news Sunday, May 10, 2015 - 05:30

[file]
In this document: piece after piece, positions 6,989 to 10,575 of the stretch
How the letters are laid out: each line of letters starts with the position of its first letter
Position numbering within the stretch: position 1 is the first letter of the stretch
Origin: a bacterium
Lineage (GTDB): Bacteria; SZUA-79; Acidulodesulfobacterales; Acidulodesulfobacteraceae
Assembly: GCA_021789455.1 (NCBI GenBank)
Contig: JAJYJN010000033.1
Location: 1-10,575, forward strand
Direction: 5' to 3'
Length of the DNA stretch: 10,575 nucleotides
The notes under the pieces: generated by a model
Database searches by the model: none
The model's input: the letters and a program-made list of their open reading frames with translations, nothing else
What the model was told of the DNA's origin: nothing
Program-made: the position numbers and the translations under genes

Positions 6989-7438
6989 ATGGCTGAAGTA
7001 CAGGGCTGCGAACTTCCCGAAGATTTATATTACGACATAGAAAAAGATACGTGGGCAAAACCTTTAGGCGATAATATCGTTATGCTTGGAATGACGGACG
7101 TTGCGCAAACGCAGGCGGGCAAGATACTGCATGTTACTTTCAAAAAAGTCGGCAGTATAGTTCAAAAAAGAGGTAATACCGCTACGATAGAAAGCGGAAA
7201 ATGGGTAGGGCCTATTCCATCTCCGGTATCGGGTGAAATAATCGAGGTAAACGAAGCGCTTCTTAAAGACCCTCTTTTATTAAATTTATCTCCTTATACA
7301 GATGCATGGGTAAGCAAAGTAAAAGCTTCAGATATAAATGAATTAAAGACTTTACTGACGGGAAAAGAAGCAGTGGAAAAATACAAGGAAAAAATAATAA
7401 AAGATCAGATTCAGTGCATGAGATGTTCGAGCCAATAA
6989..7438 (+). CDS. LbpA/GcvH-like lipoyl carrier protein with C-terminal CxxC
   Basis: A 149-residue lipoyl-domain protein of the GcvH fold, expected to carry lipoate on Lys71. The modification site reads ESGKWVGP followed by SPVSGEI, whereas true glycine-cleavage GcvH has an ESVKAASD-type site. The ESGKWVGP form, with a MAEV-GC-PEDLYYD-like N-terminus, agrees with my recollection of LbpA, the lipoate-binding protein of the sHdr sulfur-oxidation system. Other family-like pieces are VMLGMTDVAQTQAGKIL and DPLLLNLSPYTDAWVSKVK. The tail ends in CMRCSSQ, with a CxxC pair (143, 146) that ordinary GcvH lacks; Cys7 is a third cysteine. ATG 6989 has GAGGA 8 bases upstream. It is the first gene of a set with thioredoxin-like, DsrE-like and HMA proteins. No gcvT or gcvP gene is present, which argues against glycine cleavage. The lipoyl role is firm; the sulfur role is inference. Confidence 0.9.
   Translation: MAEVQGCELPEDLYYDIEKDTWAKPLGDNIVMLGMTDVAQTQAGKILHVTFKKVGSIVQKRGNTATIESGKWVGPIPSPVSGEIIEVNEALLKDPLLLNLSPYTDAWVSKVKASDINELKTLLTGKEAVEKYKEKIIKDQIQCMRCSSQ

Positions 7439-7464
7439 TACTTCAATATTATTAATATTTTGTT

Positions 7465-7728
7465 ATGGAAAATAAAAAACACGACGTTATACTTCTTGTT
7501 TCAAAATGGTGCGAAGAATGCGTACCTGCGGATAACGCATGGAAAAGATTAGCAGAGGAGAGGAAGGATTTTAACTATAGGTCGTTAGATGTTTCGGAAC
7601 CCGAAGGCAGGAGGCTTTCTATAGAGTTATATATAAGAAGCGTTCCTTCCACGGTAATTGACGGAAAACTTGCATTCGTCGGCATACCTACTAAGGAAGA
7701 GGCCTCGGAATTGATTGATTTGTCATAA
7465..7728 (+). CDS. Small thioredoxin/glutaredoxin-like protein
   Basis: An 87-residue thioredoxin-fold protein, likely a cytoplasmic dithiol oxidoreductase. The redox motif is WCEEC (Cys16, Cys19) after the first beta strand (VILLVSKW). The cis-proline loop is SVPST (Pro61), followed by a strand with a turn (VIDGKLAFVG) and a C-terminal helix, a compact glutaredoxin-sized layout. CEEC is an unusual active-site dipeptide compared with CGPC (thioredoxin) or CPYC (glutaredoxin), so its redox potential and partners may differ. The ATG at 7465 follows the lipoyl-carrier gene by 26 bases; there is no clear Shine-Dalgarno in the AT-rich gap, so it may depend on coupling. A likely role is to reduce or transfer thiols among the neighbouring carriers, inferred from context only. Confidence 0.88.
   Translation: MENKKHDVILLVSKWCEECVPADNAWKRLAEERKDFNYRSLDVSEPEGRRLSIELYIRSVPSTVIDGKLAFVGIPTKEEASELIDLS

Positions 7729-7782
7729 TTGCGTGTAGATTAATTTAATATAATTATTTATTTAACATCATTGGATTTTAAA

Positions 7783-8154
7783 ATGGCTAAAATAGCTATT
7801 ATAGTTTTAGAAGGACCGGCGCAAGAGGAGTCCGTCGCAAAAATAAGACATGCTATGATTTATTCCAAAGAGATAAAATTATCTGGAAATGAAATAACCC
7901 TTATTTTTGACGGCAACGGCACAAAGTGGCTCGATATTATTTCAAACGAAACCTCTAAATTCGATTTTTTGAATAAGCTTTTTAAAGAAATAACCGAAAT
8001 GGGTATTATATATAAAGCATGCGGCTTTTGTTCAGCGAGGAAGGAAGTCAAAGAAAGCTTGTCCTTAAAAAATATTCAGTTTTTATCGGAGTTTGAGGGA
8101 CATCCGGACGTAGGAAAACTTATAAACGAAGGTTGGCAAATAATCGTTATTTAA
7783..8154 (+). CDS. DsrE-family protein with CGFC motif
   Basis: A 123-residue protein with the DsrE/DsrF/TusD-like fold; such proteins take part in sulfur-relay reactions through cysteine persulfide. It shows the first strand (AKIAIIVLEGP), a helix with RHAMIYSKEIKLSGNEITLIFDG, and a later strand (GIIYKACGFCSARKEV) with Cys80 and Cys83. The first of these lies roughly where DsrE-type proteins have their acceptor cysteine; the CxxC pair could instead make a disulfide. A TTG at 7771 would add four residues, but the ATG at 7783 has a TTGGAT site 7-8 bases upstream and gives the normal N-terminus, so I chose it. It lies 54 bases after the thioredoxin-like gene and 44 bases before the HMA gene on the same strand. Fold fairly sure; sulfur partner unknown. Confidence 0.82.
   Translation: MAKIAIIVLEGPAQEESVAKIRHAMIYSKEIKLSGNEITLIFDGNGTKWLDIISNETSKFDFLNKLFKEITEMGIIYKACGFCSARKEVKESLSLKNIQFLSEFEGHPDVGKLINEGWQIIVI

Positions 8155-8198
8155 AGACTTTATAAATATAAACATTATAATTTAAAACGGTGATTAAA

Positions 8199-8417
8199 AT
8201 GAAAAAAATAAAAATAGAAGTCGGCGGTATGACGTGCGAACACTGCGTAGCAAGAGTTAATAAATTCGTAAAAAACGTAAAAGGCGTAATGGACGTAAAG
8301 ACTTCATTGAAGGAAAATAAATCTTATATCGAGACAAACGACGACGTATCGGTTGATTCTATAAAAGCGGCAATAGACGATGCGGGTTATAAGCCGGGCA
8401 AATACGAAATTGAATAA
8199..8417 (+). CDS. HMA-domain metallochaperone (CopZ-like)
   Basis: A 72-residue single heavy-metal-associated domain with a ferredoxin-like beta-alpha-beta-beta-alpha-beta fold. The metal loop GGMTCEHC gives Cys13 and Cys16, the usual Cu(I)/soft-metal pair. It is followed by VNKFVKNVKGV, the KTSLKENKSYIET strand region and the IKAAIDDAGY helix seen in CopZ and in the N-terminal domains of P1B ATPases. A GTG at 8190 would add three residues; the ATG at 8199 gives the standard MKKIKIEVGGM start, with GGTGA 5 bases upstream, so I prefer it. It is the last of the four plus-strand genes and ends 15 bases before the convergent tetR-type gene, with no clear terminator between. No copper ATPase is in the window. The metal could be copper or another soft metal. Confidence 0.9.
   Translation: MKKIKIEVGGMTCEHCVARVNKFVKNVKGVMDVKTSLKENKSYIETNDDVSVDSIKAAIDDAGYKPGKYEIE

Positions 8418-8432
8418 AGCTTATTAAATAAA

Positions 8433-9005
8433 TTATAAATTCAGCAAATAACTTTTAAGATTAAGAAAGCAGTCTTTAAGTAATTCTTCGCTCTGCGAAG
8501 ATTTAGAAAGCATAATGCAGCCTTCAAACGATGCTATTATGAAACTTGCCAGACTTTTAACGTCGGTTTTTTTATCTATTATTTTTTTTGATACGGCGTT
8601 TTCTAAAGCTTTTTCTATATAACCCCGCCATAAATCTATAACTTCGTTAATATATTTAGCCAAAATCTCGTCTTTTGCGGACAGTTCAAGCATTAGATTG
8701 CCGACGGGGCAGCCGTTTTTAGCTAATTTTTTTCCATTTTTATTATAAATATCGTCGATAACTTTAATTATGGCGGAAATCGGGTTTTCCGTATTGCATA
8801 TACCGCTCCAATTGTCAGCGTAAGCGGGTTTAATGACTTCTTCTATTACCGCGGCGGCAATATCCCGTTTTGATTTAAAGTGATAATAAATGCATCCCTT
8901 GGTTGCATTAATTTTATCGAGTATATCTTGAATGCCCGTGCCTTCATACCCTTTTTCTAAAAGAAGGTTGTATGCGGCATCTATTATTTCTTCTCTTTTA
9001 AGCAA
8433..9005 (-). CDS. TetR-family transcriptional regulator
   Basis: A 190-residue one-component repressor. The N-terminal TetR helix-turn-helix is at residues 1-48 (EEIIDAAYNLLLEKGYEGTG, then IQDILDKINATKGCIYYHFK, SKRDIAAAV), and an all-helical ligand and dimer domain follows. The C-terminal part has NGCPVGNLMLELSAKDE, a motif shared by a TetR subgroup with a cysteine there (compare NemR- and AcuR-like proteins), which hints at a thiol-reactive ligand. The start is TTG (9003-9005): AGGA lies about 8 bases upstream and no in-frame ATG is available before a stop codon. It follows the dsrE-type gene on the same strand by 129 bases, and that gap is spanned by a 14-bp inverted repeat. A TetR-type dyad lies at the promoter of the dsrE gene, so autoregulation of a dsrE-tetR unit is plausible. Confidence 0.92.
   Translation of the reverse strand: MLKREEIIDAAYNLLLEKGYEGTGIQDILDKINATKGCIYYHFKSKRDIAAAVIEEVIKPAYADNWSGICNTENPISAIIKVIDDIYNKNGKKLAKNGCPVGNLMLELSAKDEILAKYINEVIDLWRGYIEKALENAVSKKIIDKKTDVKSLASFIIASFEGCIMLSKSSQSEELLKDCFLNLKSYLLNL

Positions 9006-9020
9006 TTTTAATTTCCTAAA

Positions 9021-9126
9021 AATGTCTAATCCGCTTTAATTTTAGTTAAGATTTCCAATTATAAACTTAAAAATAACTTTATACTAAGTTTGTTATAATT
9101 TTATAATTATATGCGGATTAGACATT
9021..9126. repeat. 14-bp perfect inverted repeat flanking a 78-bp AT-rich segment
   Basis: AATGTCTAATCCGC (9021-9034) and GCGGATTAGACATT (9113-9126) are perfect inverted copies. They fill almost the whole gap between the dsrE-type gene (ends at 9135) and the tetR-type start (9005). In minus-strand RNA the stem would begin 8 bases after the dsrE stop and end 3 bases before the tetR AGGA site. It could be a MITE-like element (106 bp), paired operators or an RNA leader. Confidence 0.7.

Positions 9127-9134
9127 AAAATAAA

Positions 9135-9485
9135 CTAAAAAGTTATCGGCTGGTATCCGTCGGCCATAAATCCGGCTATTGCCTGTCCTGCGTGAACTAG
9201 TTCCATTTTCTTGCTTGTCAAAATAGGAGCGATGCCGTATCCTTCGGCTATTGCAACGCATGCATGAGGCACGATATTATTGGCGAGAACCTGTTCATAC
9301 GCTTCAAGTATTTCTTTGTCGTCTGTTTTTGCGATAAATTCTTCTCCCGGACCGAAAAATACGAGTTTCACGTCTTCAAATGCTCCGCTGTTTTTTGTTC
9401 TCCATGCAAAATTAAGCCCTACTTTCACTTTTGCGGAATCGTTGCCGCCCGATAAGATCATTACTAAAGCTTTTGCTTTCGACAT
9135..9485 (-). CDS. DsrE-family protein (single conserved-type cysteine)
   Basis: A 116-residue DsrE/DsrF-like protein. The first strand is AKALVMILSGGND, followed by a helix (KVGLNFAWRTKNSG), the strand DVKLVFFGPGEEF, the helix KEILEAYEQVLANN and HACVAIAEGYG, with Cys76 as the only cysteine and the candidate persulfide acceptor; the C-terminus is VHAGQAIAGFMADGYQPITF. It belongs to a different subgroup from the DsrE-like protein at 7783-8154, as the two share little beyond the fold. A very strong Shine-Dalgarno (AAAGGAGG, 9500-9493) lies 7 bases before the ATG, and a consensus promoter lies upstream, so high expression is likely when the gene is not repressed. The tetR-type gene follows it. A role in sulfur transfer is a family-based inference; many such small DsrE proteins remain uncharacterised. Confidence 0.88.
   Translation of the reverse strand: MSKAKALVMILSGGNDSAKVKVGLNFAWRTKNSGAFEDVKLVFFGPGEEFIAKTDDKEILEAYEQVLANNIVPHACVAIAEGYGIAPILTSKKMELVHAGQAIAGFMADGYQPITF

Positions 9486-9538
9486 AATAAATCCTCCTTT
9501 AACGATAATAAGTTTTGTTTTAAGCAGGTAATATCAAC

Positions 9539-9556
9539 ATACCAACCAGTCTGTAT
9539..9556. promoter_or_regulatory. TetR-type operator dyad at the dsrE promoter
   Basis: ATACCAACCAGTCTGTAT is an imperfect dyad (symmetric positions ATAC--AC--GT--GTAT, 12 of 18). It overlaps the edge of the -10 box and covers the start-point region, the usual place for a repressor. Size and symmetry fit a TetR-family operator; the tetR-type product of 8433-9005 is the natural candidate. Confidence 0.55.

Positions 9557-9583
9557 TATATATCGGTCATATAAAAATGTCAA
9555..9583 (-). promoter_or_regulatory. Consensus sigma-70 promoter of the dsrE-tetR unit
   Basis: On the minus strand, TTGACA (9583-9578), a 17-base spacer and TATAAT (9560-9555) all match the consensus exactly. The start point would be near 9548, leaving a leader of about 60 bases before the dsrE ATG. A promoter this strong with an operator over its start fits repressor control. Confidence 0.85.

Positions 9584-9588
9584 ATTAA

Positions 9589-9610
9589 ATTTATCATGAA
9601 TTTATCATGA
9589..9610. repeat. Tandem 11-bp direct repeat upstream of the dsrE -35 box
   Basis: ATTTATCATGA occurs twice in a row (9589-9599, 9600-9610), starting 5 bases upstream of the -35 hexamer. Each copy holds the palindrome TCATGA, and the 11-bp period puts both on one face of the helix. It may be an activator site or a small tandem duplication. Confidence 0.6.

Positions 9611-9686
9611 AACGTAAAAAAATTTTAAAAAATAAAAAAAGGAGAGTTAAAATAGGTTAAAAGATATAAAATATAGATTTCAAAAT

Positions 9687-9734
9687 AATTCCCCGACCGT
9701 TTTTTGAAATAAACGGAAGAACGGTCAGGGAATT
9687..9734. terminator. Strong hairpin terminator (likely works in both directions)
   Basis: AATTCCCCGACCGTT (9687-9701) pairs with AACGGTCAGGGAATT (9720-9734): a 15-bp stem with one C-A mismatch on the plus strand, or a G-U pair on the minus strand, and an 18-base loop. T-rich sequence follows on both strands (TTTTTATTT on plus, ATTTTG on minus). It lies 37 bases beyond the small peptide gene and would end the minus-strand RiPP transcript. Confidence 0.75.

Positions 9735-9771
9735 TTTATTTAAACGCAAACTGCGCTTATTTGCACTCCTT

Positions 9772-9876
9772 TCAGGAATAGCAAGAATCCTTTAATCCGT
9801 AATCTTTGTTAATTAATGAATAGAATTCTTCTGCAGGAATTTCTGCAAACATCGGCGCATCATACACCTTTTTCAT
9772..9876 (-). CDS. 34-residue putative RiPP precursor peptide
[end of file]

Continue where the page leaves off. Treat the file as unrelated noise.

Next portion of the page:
Allegation: Jayalalithaa misused her position as the Chief Minister of Tamil Nadu between 1991 and 1996 to amass personal wealth to the tune of Rs. 66.65 crore. Her wealth was valued at Rs. 2.01 crore before her tenure as CM. In his judgment, however, trial court judge Michael D’Cunha pegged her amassed wealth at Rs. 55 crore. Further, the judgment notes that till 1987, her wealth was only found to be worth Rs. 8.5 lakh and some jewellery. The co-accused: Her close aide Sasikala Natrajan, Sasikala’s niece Ilavarasi and Jayalalithaa’s foster son Sudhkaran, who are accused to have helped her gain illegal wealth. Case Status: The trial at the lower court has been heard for 18 long years, and gave its verdict in September last year. The Karnataka High Court which heard the appeal against the verdict has pronounced the judgment and has acquitted all the four accused. Why the case against her is strong: The sudden increase in assets owned by Jayalalithaa and other accused from 1991, including the purchase of 32 shell companies, but without sufficient legal means. Her known source of income as CM was Rs. 9 crore. Jayalalithaa did not file income tax returns from 1987 to 1993. Jayalalithaa and the co-accused were living under the same roof during the period of alleged conspiracy Jayalalithaa’s flamboyant wedding celebrations of her foster-son Sudhakaran in 1995, which D’Cunha referred to as “mother of all weddings”. Prosecution pegged the expenditure for the wedding at Rs. 6 crore, D’Cunha brought it down to Rs. 3 crore. She constructed two posh residences at Siruthavur near Chennai and at Kodanadu in Ooty, and renovated her home at Poes Garden in Chennai. Tamil Nadu Public Works Department estimated the cost of renovations alone at Rs. 5 crore. The other three accused were also accused of owning properties like agro-mills, wedding halls and chemical companies, including land. AIADMK mouthpiece “Namadhu MGR” was used as a money laundering machine. Jayalalithaa’s defense: Here are few among her main points of defense The case was foisted by the DMK government with political motivations: Justice D’Cunha dismissed this, pointing out that the case was initially founded by then Janata Party leader Subramaniam Swamy. Sudhakaran’s wedding expenses were mostly borne by bride’s family: D’Cunha calculates expenditure on his own and pins the expenses on Jayalalithaa. Around Rs 14 crore, the money gained through “Namadhu MGR” magazine subscription was from party supporters who contributed to the party through deposits ranging from Rs. 12000 to Rs. 18000: D’Cunha rejected the argument stating that there were no proof of advertisements or announcements inviting donations or subscriptions. Agricultural incomes through various companies including Jaya Publications: Claim was rejected, stating that the claim was made two years after registration of case, and a publishing house has no interest in agriculture. Jayalalithaa had income from property rentals to the tune of Rs. 45 lakh. All income tax returns were filed and accepted later, and so Jayalalithaa’s lawyers have been insisting the question of disproportionate assets does not even arise.